Treatment will depend on the severity of the injury. In general terms, the longer the symptoms are present before treatment begins, the longer the timeframe until complete recovery is achieved. Complete recovery can take between three and nine months. Initial treatment of Achilles tendonitis includes, Rest, to avoid further injury to the area. Ice, to reduce inflammation, Elevation, to reduce swelling. Bandaging or strapping, to support the area and restrict movement of the tendon. Anti-inflammatory medications to reduce pain and inflammation. (Cortisone (steroid) injections to reduce inflammation are not usually recommended as they may weaken the tendon and increase the risk of rupture). Other treatments include, Physiotherapy, Physiotherapy plays an important role in the treatment of Achilles tendonitis. This generally focuses on two main areas – treatment and rehabilitation. Treatment may involve such techniques as massage, ultrasound, acupuncture and gentle stretching. Rehabilitation involves the development of an individualised recovery programme, the most important aspect of which is strengthening. Strengthening of the muscles surrounding the Achilles tendon helps to promote healing in the tendon itself. Strengthening is achieved through the use of specific exercises, which will be taught by the physiotherapist. One such exercise is eccentric loading, which involves contracting the calf muscle while it is being stretched. It is common for the rehabilitation programme to take up to three months. Podiatry, including gait analysis and the fitting of orthotic devices to support the foot and reduce stress on the tendon, may be recommended. For cases of Achilles tendonitis that do not respond to initial treatment, casting or splinting of the affected foot may be recommended to allow it to rest completely.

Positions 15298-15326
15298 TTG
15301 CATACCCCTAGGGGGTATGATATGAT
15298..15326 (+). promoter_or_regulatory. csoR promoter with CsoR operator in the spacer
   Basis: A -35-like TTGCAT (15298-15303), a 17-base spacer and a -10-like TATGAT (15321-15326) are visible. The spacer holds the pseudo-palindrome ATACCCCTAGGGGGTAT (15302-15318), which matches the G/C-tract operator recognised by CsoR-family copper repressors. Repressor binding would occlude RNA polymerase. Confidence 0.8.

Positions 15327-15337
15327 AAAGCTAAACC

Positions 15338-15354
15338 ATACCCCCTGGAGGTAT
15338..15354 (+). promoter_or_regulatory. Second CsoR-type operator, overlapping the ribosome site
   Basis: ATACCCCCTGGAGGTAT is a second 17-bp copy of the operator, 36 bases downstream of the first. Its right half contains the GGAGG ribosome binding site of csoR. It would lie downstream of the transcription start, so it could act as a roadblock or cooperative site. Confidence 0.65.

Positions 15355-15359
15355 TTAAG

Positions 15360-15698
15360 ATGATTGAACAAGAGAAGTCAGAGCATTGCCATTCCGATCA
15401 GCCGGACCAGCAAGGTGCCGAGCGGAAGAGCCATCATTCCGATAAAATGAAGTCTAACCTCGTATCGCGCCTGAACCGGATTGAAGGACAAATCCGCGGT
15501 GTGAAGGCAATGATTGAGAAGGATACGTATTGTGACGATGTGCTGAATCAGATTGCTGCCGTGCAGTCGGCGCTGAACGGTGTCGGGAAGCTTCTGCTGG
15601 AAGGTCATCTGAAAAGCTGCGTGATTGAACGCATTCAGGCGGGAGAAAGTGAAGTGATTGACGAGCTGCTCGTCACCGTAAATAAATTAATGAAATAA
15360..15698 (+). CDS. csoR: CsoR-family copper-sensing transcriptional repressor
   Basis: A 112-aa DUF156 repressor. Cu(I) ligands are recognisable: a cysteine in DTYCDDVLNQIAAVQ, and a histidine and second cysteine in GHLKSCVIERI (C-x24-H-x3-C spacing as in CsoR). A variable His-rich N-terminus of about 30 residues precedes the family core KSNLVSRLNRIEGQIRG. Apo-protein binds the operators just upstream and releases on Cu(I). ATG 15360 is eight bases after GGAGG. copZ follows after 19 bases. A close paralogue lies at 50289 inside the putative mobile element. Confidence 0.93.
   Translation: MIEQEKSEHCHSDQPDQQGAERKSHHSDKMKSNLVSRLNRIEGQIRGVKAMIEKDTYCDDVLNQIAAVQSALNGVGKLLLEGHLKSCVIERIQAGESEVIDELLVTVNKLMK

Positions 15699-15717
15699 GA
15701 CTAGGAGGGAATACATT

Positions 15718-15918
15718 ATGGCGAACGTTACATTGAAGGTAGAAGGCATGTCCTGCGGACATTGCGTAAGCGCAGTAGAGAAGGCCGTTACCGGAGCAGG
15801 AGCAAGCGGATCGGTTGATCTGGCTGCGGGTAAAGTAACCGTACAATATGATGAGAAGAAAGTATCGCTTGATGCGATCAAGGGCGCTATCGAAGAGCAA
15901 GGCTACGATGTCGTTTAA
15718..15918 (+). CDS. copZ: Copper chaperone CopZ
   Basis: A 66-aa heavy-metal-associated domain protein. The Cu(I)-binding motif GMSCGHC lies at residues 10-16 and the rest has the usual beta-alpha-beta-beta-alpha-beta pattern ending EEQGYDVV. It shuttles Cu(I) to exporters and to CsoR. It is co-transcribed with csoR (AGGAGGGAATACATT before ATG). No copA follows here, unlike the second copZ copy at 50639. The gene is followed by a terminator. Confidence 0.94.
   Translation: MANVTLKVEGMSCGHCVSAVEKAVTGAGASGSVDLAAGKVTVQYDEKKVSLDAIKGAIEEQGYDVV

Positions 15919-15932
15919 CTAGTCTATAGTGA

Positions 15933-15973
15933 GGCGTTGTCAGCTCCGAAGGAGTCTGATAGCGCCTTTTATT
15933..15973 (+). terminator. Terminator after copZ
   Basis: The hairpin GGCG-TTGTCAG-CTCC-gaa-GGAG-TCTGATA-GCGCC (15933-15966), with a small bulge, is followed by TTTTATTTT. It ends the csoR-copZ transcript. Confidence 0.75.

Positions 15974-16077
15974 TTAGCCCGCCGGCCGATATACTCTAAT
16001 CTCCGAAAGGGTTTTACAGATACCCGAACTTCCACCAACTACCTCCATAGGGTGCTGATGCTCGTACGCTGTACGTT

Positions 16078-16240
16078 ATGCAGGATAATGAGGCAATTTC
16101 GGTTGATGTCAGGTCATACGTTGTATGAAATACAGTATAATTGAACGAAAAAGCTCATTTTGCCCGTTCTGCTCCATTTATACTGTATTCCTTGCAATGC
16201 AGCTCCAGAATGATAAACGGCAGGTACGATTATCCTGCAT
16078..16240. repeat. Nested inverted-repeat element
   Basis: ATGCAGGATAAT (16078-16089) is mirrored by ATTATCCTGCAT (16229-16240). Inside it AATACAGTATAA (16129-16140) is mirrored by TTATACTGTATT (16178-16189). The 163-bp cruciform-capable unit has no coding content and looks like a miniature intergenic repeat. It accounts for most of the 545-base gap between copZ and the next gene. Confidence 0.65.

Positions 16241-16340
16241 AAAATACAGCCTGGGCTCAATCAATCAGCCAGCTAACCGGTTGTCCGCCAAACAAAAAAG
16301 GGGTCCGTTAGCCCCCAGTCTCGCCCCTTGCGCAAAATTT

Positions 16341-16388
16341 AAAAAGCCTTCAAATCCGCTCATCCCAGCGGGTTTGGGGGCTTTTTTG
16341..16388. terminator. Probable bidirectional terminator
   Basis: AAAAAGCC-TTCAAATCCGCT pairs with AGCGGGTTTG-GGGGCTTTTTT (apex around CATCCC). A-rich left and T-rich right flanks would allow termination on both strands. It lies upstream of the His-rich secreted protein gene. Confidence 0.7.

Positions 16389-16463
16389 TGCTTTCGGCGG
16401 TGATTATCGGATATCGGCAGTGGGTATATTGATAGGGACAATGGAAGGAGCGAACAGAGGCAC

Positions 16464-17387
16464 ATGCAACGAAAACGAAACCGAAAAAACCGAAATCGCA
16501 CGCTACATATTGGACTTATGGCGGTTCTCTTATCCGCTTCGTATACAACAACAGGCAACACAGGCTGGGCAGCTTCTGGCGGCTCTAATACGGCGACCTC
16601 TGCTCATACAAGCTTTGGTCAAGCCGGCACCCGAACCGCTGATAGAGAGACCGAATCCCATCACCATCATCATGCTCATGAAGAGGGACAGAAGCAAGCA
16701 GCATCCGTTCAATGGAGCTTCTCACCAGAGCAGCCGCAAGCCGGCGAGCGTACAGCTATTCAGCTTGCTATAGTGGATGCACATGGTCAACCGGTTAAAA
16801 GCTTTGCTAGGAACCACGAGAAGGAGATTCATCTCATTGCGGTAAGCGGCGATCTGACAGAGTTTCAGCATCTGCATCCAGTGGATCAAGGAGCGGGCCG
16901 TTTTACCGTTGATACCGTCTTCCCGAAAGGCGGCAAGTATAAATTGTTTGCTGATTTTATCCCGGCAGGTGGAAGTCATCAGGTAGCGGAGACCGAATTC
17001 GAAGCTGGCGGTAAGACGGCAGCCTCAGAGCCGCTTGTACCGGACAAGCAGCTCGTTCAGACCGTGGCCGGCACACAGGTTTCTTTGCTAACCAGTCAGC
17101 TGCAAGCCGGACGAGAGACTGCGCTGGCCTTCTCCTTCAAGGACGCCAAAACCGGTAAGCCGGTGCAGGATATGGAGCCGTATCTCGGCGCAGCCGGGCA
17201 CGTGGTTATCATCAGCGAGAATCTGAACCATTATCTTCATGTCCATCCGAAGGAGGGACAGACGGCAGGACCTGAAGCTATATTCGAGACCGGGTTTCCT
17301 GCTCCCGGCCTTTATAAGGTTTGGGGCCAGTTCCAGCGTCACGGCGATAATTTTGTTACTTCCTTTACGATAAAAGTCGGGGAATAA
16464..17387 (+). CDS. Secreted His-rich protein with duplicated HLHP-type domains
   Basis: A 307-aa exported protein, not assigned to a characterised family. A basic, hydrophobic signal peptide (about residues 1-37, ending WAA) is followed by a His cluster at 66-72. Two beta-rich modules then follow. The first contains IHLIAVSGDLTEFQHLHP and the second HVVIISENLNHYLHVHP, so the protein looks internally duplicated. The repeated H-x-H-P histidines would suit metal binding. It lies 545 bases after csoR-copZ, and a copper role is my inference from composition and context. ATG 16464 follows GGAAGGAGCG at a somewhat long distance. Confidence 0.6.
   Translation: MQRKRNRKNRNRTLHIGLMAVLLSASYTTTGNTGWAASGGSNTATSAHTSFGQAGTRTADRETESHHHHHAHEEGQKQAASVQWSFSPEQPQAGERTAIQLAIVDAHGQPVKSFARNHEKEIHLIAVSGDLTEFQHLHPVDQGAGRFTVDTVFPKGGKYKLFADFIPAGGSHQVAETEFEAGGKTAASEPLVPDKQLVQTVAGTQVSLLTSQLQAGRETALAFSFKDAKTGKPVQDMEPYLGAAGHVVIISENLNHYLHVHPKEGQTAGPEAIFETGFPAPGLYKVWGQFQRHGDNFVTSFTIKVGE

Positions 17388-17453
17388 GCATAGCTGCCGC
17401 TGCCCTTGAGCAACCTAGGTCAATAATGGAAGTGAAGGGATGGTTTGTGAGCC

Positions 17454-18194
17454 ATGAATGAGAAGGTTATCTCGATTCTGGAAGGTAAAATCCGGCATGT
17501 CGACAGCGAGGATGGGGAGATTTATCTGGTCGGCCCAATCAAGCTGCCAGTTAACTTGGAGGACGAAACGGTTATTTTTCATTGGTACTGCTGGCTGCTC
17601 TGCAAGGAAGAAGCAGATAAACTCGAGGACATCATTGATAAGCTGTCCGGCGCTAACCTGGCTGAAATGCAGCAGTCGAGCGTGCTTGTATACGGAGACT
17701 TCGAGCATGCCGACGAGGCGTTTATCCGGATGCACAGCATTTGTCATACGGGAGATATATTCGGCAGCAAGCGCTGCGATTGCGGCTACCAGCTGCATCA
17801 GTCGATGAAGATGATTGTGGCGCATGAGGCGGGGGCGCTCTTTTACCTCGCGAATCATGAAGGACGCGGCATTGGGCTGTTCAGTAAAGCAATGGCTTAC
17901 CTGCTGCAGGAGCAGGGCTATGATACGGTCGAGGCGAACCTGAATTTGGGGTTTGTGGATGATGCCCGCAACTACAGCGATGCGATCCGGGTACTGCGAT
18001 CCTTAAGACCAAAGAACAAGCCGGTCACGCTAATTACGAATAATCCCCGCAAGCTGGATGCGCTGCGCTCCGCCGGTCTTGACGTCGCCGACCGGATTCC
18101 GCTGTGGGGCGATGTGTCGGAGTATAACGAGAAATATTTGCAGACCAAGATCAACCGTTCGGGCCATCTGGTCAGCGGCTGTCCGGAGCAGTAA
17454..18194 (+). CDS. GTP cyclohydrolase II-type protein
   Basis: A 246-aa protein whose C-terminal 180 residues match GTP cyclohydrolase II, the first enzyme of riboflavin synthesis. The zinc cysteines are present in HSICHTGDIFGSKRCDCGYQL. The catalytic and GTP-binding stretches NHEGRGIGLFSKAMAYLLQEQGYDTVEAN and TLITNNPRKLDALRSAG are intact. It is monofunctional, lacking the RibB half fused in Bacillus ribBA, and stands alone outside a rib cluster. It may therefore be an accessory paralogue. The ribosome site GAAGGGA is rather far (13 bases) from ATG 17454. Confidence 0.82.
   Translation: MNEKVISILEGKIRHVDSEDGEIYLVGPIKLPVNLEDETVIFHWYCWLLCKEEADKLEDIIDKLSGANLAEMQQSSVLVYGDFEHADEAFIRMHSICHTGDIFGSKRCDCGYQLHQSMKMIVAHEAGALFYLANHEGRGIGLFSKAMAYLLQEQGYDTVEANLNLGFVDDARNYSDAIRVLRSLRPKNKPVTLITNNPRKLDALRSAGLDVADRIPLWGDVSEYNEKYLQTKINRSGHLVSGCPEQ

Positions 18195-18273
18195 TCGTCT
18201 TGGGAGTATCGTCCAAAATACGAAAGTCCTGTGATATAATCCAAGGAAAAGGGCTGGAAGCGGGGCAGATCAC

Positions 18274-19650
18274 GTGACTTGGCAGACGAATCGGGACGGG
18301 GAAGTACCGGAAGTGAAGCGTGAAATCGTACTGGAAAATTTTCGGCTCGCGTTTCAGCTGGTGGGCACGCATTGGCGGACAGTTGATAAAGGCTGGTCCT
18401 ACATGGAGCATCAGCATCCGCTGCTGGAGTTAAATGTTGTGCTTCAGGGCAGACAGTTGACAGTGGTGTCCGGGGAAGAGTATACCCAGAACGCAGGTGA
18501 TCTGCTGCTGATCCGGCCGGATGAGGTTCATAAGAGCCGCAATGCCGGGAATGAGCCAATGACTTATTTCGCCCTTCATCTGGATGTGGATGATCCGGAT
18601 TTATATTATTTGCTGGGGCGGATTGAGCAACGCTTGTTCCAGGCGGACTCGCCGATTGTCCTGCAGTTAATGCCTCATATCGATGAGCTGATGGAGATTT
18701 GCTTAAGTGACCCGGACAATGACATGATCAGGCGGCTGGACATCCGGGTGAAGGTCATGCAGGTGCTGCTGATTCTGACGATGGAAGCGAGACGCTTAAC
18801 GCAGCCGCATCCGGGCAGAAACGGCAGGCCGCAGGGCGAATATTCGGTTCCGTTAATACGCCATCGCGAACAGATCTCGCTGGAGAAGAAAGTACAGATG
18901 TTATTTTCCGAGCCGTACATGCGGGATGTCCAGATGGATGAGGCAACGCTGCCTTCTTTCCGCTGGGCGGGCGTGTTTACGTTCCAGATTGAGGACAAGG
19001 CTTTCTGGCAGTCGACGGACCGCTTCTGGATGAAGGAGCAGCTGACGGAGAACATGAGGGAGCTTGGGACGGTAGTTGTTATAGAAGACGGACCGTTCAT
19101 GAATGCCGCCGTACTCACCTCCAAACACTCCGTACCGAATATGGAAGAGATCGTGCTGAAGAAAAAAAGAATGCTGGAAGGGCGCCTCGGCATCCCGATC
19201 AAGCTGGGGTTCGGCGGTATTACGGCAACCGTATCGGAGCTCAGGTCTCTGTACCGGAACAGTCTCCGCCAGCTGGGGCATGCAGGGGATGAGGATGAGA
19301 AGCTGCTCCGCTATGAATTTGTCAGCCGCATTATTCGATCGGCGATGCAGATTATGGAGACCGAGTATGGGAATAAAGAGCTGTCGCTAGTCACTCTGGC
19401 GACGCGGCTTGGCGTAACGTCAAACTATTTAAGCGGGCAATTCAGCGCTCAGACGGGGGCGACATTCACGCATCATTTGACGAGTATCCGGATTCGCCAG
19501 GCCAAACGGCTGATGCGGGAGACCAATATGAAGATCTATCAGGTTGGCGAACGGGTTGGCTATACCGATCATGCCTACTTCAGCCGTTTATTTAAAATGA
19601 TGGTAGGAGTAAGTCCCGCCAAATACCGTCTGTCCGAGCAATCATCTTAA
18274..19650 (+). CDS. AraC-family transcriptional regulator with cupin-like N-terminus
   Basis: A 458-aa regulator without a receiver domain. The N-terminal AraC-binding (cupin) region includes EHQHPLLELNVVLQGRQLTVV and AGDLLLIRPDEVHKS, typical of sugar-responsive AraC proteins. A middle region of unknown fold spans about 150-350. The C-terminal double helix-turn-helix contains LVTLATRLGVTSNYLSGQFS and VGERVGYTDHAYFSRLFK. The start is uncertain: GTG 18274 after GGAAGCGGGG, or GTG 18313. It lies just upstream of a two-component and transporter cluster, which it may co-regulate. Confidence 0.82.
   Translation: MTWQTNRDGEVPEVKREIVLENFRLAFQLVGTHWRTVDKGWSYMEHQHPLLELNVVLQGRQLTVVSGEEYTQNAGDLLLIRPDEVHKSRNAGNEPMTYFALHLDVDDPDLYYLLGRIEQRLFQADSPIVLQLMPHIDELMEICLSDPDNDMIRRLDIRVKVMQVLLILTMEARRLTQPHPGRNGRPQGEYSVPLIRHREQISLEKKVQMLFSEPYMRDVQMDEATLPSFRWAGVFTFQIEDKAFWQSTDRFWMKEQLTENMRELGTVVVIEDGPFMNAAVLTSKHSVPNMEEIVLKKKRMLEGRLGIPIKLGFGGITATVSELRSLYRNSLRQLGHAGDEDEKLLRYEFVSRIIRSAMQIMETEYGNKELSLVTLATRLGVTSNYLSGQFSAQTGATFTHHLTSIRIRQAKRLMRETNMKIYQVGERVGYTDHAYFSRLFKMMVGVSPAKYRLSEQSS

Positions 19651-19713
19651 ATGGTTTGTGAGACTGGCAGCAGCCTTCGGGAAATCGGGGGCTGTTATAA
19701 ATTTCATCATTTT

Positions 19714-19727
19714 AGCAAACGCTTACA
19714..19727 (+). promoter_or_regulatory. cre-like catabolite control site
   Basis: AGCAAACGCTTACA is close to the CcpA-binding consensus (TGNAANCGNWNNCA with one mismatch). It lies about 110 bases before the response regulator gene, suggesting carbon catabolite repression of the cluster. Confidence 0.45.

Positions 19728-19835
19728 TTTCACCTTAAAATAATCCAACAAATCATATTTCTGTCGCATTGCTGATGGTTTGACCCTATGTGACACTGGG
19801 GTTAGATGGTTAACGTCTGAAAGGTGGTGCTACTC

Many people don’t realize that Achilles tendon surgery can be very traumatic to your body. The type of trauma you experience after surgery can be compared to what you go through when you first injured your Achilles tendon. During the first 24 to 72 hours after the surgery your ankle will be tender, swollen and very painful. Your leg will be weak and unstable making it impossible for you to put weight on your leg without some kind of help. This is why your doctor or surgeon will have you outfitted for a cast, ankle brace and/or crutches before the procedure. When you are relying on a cast/brace and crutches your Achilles tendon is less likely to be as active as it once was. This is usually why atrophy (loss) of your lower leg muscles (specifically your calf muscle) happens. In general, more than 80%* of people who undergo surgery for an injured Achilles Tendon are able to return to their active lifestyle. In order to avoid re-injury, it is important to commit to a regular conservative therapy routine.
Wear shoes that fit correctly and support your feet: Replace your running or exercise shoes before the padding or shock absorption wears out. Shock absorption greatly decreases as the treads on the bottoms or sides of your shoes begin to wear down. You may need running shoes that give your foot more heel or arch support. You may need shoe inserts to keep your foot from rolling inward. Stretch before you exercise: Always warm up your muscles and stretch gently before you exercise. Do cool down exercises when you are finished. This will loosen your muscles and decrease stress on your Achilles tendon. Exercise the right way: If your tendinitis is caused by the way that you exercise, ask a trainer, coach, or your caregiver for help. They can teach you ways to train or exercise to help prevent Achilles tendinitis. Do not run or exercise on uneven or hard surfaces. Instead, run on softer surfaces such as treadmills, rubber tracks, grass, or evenly packed dirt tracks.